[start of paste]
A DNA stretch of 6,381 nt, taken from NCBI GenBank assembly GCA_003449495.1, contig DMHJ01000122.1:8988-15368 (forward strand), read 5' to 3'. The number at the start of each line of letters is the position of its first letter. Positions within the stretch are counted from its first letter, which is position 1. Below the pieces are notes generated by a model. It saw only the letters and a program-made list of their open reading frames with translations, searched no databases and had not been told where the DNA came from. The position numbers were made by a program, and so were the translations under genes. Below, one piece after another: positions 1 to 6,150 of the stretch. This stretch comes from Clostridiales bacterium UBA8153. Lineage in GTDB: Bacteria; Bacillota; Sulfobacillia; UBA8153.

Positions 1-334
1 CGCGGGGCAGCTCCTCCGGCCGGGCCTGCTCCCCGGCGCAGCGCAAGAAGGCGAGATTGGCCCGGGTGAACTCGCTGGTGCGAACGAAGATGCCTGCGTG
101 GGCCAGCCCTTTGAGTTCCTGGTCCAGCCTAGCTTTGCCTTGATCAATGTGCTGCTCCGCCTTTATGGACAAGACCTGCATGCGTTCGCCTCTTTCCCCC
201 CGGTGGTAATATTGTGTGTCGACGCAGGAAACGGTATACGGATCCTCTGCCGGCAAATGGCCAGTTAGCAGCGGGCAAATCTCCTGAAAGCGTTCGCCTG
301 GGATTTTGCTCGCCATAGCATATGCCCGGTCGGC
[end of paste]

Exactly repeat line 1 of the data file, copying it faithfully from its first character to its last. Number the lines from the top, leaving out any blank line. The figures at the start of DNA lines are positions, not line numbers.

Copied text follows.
A DNA stretch of 6,381 nt, taken from NCBI GenBank assembly GCA_003449495.1, contig DMHJ01000122.1:8988-15368 (forward strand), read 5' to 3'. The number at the start of each line of letters is the position of its first letter. Positions within the stretch are counted from its first letter, which is position 1. Below the pieces are notes generated by a model. It saw only the letters and a program-made list of their open reading frames with translations, searched no databases and had not been told where the DNA came from. The position numbers were made by a program, and so were the translations under genes. Below, one piece after another: positions 1 to 6,150 of the stretch. This stretch comes from Clostridiales bacterium UBA8153. Lineage in GTDB: Bacteria; Bacillota; Sulfobacillia; UBA8153.